Date of Award


Document Type


Degree Name

Doctor of Education (EdD)


School of Education

First Advisor

Dane C. Joseph, Ph.D

Second Advisor

Patrick Allen, Ph.D

Third Advisor

Terry Huffman, Ph.D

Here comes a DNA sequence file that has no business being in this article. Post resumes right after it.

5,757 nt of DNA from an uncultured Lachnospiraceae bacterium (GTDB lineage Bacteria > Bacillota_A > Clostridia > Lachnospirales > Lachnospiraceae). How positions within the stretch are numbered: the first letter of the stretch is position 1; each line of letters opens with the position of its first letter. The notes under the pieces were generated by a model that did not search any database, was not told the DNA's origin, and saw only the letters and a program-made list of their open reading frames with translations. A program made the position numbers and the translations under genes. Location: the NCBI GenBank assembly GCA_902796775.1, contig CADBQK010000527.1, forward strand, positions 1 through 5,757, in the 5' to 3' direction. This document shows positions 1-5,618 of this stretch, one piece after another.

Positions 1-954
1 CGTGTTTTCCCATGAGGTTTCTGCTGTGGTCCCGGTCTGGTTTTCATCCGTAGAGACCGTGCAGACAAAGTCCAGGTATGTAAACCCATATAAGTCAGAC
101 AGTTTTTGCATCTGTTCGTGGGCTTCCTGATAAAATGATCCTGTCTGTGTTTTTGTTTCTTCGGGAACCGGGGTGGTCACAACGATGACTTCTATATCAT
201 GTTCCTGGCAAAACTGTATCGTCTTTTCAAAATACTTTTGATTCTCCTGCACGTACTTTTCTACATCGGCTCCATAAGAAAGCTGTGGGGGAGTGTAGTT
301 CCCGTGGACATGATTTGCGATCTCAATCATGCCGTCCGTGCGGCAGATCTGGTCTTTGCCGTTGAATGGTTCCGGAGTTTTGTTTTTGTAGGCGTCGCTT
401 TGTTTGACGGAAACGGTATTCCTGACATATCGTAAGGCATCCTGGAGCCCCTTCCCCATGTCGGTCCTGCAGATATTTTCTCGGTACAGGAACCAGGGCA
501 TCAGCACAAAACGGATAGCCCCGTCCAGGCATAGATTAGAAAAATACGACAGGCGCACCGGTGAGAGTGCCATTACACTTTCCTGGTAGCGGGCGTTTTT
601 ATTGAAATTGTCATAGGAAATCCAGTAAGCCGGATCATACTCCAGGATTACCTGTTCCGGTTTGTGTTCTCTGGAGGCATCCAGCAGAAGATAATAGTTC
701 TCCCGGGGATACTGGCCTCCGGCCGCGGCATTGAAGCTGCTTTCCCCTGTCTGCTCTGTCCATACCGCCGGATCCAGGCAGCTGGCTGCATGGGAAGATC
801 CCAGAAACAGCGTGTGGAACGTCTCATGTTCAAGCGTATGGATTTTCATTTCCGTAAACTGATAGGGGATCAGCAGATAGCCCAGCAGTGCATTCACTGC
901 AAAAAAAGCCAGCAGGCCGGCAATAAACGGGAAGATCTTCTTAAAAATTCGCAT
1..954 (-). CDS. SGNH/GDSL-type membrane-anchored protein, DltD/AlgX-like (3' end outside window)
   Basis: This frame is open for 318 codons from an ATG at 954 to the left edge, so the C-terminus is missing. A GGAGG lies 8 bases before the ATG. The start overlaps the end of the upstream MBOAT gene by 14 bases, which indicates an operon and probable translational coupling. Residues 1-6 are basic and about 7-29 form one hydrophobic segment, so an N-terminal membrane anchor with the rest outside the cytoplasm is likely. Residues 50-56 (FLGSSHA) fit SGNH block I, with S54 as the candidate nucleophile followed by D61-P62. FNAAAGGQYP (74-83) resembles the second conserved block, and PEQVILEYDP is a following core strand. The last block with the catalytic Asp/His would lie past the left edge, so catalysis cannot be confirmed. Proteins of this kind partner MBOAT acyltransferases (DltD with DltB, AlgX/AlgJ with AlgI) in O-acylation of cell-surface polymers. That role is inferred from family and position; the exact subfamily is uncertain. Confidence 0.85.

This study examined the role of cultural and contextual factors in the critical thinking processes of bilingual Lebanese undergraduate students. In addition, it investigated whether bilingual students used comparable processes to answer equivalent critical thinking questions in Arabic and English. A purposive sample of 24 upper division undergraduate students enrolled in a Lebanese university completed the Cornell Critical Thinking Test Level Z (CCTT) as well as 10 questions from the Sample Reasoning Mindset Test (SRMT). Participants were divided into two similar procedural groups. Group A completed the CCTT and SRMT in Arabic. Group B completed the assessments in English. A think-aloud protocol was used to collect verbal data of the thinking processes of the participants on select items from each test. Participant responses on the CCTT were coded using the consensus descriptions of the core critical thinking skills and sub-skills of interpretation, analysis, evaluation, inference, explanation, and self-regulation outlined in the APA Delphi Report (Facione, 1990a). Responses on the SRMT were coded based on whether statements were framed in moral terms, pragmatic terms, logical terms, religious terms, social/relational terms, or ideological terms. Additional patterns that emerged in the verbal data were labelled and utilized as appropriate. An exploratory quantitative analysis indicated no significant difference in overall scores based on demographic and linguistic variables. The mean and median scores on the CCTT were generally lower than scores from equally leveled participant scores in other studies. The results of the qualitative analysis of the verbal data demonstrated participant weaknesses in comparing options; considering multiple points of view; reasoning neutrally; engaging in global reasoning; identifying the credibility of sources; and the use of best-explanation criteria. The results also indicated that the majority of participants did not understand the concepts of equivocation; propositional logic; and the proper